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St. George Branch Adult Fiction F Highsmith
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Summary

Summary

The Patricia Highsmith renaissance continues with Nothing That Meets the Eye, a brilliant collection of twenty-eight psychologically penetrating stories, a great majority of which are published for the first time in this collection. This volume spans almost fifty years of Highsmith's career and establishes her as a permanent member of our American literary canon, as attested by recent publication of two of these stories in The New Yorker and Harper's. The stories assembled in Nothing That Meets the Eye, written between 1938 and 1982, are vintage Highsmith: a gigolo-like psychopath preys on unfulfilled career women; a lonely spinster's fragile hold on reality is tethered to the bottle; an estranged postal worker invents homicidal fantasies about his coworkers. While some stories anticipate the diabolical narratives of the Ripley novels, others possess a Capra-like sweetness that forces us to see the author in a new light. From this new collection, a remarkable portrait of the American psyche at mid-century emerges, unforgettably distilled by the inimitable eye of Patricia Highsmith.

A New York Times Notable Book and a Washington Post Rave of 2002. "Almost every piece...contains touches that reveal what a subtle writer Highsmith was."--James Campbell, New York Times "A thrilling compendium of work full of surprises."--Ed Siegel, Boston Globe "One of the exhilarating effects of reading Highsmith's stories...is the greatly enlarged sense of her range and energy...in their surehandedness, their amazing breadth and abundance...[these stories] compel attention and they add significantly to her already formidable presence."--James Lasdun, Washington Post


Author Notes

Patricia Highsmith wrote twenty-one novels including "Strangers on a Train" & the "Ripley" series. She died in 1995 in Switzerland, where she resided much of her life.

(Publisher Provided) Patricia Highsmith (January 19, 1921 -- February 4, 1995) was an American novelist and short story writer, most widely known for her psychological thrillers, which led to more than two dozen film adaptations. She was born in Fort Worth, Texas. Highsmith grew up with her maternal grandmother in Astoria, Queens, and attended Barnard College.

Her first novel, Strangers on a Train (1950), was adapted for stage and screen numerous times, notably by Alfred Hitchcock in 1951. In addition to her acclaimed series about murderer Tom Ripley, which was made into a film in 1955, she wrote many short stories, often macabre, satirical or tinged with black humor. Highsmith liked to examine the ways in which people can get to the point where they are capable of murder, as well as who they become after they have committed a crime. In carefully constructed stories and novels, she integrated this scrutiny of the human psyche into complex plots that often took unexpected twists. In Strangers on a Train, architect Guy Haines meets Charles Bruno on a train. Bruno conceives a plan to have Haines kill Bruno's father, while Bruno will kill Haines's wife. The effect that this plan has on Haines is the focus of the story.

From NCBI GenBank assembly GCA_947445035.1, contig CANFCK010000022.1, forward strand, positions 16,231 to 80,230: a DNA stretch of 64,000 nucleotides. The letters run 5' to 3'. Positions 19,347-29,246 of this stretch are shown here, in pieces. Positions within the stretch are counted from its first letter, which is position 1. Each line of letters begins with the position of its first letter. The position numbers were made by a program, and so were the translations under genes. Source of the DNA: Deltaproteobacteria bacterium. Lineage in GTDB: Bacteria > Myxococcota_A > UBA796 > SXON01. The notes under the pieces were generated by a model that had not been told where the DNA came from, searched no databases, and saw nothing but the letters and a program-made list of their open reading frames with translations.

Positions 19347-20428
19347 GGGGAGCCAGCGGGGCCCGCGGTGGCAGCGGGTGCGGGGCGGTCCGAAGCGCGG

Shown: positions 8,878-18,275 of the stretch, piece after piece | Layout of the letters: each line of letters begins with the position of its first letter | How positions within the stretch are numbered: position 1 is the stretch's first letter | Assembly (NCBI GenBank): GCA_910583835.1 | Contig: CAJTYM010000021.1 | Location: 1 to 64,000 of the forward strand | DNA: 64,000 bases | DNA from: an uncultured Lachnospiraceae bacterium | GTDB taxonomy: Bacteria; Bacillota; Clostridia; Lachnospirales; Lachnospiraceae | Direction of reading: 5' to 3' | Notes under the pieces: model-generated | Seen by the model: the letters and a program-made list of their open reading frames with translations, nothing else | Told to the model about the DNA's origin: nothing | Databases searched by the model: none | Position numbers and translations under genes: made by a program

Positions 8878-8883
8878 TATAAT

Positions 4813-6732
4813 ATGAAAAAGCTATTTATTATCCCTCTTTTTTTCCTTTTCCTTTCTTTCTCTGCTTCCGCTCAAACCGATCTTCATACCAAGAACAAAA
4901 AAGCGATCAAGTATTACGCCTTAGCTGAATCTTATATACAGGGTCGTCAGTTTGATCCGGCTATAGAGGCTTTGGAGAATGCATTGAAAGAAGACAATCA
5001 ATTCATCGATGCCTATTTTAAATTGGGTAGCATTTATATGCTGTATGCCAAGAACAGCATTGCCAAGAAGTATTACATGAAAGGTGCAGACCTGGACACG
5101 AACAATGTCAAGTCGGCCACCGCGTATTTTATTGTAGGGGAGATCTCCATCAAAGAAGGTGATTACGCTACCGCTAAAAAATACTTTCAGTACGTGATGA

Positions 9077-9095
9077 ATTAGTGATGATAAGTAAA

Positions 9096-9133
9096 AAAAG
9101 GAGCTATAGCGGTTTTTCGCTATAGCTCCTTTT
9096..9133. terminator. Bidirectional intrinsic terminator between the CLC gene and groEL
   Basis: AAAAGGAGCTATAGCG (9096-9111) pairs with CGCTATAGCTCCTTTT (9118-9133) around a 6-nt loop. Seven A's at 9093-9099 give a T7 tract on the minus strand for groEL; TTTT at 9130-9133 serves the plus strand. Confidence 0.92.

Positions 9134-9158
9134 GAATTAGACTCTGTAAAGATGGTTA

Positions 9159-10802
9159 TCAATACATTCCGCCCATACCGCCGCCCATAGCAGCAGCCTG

Highsmith's awards include: O. Henry Award for best publication of first story, for "The Heroine" in Harper's Bazaar (1946), Grand Prix de Littérature Policière, for The Talented Mr. Ripley (1957), and the Dagger Award -- Category Best Foreign Novel, for The Two Faces of January from the Crime Writers' Association of Great Britain (1964).

Highsmith died of aplastic anemia and cancer in Locarno, Switzerland, at age 74. Her last novel, Small G: A Summer Idyll, was published one month after her death in 1995.

(Bowker Author Biography)


Reviews 2

Publisher's Weekly Review

Following on the heels of The Selected Stories of Patricia Highsmith (2001) comes Nothing That Meets the Eye: The Uncollected Stories of Patricia Highsmith, with an afterword by Paul Ingendaay and notes on the stories by Anna von Planta. Most of these 28 tales, which Highsmith (1921-1995) wrote between 1938 and 1982, are previously unpublished. (c) Copyright PWxyz, LLC. All rights reserved


Library Journal Review

The late, prolific Highsmith is best known to readers for the canny, resourceful, elegant, and amoral Mr. Ripley (from her books; forget the movie please!). And, to writers, for her elegant, crafted prose. The novel form aside, the short story might be her best medium, riveting attention on her twists (plot and psychological), her use of language, and her experiments with viewpoint. Of the 28 stories collected here, many were previously published, but none are readily available. Those in the first section (to 1948) show a surprising attention to women's viewpoints and a developing sense of the illuminative power of a single moment, as in "The Still Point of the Turning World." The second section (from 1952 on) is more male-dominated and characteristic, and the best stories here (like "A Girl Like Phyl" where the illumination is ironic and shatters a life) could really be said to burn with Pater's "hard, gemlike flame." Remarkable; highly recommended. [Previewed in Prepub Alert, LJ 6/15/02.] Robert E. Brown, Minoa Lib., NY (c) Copyright 2010. Library Journals LLC, a wholly owned subsidiary of Media Source, Inc. No redistribution permitted.


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